We want to minimise possible damages to the equipment that may result from a reasonable amount of misuses. These issues could arise from school students unintentionally zapping their devices with ESD simply by wearing polyester hoodies during winter, or someone plugging the wrong connector into the wrong place.
Input Block Design
The output of the receiver is a simple voltage follower followed by a 10uF series capacitor.
The input signal enters from pin 3 of the jack connector and goes through a capacitor C11. C11 should be omitted, as the signal is already AC coupled from the output capacitor, but it’s presence enables the instrument to be compatible with a broader range of sources. If needed, C11 can be shorted by a resistor of the same case size (0805).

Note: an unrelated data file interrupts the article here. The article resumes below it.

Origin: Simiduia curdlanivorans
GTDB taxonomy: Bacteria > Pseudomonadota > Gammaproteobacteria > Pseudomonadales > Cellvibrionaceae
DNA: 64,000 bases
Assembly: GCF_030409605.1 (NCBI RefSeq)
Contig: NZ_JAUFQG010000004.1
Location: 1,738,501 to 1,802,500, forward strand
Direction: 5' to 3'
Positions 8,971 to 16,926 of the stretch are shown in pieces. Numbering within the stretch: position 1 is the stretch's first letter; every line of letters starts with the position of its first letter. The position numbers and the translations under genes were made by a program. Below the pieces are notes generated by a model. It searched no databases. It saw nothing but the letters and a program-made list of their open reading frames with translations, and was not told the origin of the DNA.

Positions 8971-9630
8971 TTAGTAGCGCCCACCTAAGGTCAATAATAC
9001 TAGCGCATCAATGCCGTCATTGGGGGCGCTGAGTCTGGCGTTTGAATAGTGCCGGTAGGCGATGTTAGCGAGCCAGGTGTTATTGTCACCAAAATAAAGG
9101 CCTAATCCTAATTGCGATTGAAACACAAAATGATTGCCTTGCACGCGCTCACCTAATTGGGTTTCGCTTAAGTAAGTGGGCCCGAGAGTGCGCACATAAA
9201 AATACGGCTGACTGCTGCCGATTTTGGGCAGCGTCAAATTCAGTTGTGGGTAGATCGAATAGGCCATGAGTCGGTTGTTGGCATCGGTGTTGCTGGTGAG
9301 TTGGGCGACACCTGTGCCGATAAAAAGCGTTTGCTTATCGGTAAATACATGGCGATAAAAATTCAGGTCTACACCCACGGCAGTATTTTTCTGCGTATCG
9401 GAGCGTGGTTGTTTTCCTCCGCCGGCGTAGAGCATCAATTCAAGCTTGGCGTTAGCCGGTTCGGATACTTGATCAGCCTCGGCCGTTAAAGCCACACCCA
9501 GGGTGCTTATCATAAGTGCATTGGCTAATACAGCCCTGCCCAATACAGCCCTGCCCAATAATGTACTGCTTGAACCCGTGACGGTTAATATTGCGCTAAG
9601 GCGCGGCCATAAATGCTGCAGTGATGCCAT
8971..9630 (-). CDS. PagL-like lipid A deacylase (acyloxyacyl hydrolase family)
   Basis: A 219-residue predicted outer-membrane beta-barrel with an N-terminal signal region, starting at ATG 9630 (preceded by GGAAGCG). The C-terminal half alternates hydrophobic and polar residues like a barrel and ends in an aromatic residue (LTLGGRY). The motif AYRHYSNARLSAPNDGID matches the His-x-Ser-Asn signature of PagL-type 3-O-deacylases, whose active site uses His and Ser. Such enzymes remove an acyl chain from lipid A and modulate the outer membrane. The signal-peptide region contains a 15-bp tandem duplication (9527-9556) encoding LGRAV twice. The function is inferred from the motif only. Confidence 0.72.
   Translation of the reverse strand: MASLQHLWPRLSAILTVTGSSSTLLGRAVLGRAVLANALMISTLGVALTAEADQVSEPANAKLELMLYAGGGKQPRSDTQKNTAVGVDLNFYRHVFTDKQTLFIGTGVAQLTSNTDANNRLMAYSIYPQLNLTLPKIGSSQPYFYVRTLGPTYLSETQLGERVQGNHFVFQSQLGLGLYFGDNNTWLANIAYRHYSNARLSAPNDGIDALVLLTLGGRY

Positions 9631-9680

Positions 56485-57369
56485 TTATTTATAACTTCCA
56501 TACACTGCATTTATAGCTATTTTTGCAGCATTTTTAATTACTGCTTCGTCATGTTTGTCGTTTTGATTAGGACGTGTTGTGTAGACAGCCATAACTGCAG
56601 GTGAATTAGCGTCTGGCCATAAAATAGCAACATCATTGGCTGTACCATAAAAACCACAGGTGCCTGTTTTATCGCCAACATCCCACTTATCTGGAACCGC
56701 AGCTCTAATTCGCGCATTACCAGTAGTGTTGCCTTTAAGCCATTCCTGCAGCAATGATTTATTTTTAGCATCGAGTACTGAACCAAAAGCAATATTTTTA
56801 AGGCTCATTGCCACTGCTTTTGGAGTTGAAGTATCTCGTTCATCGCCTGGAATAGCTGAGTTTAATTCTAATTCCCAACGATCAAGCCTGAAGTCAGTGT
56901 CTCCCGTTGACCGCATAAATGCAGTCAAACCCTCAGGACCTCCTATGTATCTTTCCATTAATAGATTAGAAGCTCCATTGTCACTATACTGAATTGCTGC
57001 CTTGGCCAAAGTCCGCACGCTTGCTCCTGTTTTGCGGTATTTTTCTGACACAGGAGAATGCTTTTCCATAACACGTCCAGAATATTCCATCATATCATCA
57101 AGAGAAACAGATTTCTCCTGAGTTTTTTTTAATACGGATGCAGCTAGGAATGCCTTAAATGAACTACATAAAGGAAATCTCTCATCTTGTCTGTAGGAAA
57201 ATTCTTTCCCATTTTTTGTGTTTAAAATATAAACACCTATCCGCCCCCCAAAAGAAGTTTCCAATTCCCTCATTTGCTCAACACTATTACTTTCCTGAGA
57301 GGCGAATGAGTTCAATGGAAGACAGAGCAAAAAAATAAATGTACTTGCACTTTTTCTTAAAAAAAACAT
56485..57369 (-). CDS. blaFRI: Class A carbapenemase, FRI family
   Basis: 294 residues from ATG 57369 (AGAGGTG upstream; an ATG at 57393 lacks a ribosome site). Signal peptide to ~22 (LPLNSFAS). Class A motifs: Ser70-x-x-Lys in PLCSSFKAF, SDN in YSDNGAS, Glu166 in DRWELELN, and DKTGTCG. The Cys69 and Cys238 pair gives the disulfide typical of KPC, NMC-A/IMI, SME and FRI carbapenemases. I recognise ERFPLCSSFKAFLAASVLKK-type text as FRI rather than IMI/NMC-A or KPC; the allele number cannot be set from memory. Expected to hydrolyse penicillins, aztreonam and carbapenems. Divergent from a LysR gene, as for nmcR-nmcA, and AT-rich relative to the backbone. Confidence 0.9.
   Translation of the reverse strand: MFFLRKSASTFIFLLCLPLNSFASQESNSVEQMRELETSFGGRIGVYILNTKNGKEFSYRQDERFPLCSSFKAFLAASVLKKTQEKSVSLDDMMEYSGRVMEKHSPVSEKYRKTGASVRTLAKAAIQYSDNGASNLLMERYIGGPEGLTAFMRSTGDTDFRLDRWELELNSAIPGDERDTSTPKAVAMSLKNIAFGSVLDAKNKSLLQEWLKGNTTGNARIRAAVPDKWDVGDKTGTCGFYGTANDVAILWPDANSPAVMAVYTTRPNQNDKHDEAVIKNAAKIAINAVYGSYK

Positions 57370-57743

As we all know, two 10uF capacitors in series would halve the capacitance, and this would end up distorting our square wave further than necessary.
The capacitor would be the first component to be zapped by an ESD event. However, research has shown that capacitors over 10nF can resist 25KV Body Model ESD tests. This capacitor is 1000 times bigger, so it should be ok.
The diode D1 is a particular kind of diode called TVS (Transient Voltage Suppressor). They’re made of two Zener diodes in anti-series and are able to withstand tremendous impulse currents. During an ESD event, the diode will go into breakdown mode and clamp the voltage to about 6V, ensuring no high energy pulses can reach the delicate op-amps and microcontroller. The diode is a last measure, as the capacitor C11 should absorb most of the energy.